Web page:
Conversely, if you limit your work to the clients that give you the most energy, you will excel at what you do, be motivated by your clients to do more, and have your clients likely refer more individuals to your business — helping it grow. And you likely won’t suffer such an energy drain, regardless of the hours.

    I mean, they say time flies when you’re having fun, right? So make your business fun.

    1. Great advice Jon! The 20/80 rule – 20 percent of your work should produce 80% of your results. (Or as close to that as you can get it.) I totally agree – we’ve taken on very picky clients in the past that have made doing business with them a royal pain in the bottom.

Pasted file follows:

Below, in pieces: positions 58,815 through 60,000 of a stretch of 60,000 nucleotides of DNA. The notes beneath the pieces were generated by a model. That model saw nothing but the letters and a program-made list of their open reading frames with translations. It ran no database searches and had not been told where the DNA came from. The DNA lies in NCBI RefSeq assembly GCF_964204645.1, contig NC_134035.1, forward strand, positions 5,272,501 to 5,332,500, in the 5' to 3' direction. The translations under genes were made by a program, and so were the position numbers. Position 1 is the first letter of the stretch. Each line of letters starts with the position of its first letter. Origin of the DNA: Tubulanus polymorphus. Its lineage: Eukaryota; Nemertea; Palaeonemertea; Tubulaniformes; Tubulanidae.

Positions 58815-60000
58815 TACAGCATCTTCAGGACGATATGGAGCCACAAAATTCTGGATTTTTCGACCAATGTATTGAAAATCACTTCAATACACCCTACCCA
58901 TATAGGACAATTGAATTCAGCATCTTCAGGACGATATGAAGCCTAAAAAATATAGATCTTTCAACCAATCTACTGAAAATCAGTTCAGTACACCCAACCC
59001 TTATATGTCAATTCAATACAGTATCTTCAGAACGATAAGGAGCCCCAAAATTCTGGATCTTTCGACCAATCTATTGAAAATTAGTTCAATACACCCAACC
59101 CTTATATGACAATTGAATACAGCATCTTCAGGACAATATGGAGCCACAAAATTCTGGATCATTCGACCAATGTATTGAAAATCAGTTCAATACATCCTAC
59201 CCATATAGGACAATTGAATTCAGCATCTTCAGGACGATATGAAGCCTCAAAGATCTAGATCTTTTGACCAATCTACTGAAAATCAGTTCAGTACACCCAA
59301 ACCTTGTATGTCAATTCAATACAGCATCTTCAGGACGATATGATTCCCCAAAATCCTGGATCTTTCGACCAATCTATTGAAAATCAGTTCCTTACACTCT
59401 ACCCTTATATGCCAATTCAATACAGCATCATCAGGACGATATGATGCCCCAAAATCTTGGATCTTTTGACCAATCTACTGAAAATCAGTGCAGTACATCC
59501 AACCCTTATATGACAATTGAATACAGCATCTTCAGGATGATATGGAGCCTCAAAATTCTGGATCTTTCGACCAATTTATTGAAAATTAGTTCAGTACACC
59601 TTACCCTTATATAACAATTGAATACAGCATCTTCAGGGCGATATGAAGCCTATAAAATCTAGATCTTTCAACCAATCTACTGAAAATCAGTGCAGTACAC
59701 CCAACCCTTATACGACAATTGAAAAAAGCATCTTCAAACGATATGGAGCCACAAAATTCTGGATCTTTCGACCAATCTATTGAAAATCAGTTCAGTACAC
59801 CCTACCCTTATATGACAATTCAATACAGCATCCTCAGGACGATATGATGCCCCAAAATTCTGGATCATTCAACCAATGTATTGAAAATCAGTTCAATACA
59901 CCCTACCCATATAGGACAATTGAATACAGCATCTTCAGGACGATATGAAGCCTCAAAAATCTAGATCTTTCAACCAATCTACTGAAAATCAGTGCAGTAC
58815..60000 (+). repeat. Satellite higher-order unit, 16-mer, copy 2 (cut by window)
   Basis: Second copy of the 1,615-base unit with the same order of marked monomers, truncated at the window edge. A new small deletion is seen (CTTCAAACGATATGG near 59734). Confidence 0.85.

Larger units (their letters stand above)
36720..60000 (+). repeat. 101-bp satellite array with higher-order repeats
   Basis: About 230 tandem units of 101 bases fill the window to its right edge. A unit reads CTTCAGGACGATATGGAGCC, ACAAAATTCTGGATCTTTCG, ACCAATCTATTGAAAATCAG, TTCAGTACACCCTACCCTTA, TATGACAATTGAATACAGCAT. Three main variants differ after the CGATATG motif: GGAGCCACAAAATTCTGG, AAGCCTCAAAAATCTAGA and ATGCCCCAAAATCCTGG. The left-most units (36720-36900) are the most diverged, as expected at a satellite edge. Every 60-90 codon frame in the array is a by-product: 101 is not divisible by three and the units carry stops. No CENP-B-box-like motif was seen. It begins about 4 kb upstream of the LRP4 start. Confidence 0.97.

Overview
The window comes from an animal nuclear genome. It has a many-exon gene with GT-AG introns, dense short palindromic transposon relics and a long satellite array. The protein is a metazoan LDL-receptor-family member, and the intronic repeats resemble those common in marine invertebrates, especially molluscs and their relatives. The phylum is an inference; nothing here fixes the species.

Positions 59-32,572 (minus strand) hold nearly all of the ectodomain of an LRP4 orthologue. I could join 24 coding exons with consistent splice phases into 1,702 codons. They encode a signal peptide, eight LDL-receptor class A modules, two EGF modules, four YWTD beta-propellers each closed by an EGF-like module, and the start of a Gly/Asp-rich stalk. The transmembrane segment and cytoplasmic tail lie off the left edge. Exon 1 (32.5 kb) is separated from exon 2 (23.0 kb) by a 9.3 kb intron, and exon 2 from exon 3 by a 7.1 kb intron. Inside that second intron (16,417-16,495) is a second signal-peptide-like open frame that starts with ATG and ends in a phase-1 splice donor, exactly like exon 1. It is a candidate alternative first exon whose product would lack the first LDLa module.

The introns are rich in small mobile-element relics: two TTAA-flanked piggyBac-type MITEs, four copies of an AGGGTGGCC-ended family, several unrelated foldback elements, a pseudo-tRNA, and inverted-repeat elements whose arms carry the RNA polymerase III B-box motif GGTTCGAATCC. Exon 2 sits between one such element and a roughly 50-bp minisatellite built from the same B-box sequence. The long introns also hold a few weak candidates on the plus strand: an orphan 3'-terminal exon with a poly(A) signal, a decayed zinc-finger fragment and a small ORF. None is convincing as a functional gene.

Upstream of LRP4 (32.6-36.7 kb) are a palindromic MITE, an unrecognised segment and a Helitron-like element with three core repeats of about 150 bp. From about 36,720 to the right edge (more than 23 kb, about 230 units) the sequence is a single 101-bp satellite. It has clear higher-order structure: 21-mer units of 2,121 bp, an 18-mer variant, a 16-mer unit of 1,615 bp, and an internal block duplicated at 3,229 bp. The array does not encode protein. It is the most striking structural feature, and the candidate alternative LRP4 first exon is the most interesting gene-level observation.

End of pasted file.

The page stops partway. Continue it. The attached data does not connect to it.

After saying goodbye to the business, everyone breathed a sigh of relief. (Even the people who lost teaching hours as a result.)

      Simon Sinek: don’t do business with everyone, do business with people who believe what you believe.

  13. Love the clear and simple advice, CLo! Love reading all the comments. Wish I had something of value to add. . . wonder how far I could go if I could work 12 hours a day! (it would be bad for my marriage and my health, both of which are more important to me than my business. . . I think. . . STOP IT!)

Leave a Comment

Your email address will not be published. Required fields are marked *